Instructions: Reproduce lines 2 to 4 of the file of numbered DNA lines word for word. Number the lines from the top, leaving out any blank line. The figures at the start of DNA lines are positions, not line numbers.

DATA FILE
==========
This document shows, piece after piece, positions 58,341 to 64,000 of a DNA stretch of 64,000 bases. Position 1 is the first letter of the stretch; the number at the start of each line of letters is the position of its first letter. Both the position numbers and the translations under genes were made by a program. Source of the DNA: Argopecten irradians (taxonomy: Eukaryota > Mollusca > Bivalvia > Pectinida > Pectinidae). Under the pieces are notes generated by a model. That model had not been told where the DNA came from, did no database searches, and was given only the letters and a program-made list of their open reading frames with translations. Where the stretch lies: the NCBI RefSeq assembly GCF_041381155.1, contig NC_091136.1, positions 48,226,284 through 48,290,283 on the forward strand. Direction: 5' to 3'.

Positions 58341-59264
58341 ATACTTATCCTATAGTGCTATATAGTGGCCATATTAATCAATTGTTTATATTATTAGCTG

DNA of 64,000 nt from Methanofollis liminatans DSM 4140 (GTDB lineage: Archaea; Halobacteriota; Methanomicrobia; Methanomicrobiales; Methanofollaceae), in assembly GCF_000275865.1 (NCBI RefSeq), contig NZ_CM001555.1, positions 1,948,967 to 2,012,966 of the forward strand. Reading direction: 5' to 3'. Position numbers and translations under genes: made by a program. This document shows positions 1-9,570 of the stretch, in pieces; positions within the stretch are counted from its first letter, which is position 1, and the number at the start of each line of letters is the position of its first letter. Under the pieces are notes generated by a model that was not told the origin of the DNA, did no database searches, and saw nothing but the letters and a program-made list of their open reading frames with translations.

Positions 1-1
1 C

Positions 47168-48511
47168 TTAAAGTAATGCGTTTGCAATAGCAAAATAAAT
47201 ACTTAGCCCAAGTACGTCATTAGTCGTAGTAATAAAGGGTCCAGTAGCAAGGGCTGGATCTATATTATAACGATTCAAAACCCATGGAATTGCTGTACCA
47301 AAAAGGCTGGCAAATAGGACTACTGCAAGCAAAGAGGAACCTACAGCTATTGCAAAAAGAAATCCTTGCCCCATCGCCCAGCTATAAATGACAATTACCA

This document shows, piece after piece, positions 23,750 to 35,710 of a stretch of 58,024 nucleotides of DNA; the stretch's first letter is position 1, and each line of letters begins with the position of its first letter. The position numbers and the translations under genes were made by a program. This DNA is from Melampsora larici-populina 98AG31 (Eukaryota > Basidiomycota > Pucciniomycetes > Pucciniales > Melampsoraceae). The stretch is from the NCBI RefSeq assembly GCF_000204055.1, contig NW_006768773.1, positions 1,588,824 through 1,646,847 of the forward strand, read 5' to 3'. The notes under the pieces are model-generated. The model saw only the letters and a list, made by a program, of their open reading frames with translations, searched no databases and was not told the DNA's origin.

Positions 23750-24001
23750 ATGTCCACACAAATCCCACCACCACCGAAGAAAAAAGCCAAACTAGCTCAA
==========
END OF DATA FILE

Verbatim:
Positions 58341-59264
58341 ATACTTATCCTATAGTGCTATATAGTGGCCATATTAATCAATTGTTTATATTATTAGCTG

DNA of 64,000 nt from Methanofollis liminatans DSM 4140 (GTDB lineage: Archaea; Halobacteriota; Methanomicrobia; Methanomicrobiales; Methanofollaceae), in assembly GCF_000275865.1 (NCBI RefSeq), contig NZ_CM001555.1, positions 1,948,967 to 2,012,966 of the forward strand. Reading direction: 5' to 3'. Position numbers and translations under genes: made by a program. This document shows positions 1-9,570 of the stretch, in pieces; positions within the stretch are counted from its first letter, which is position 1, and the number at the start of each line of letters is the position of its first letter. Under the pieces are notes generated by a model that was not told the origin of the DNA, did no database searches, and saw nothing but the letters and a program-made list of their open reading frames with translations.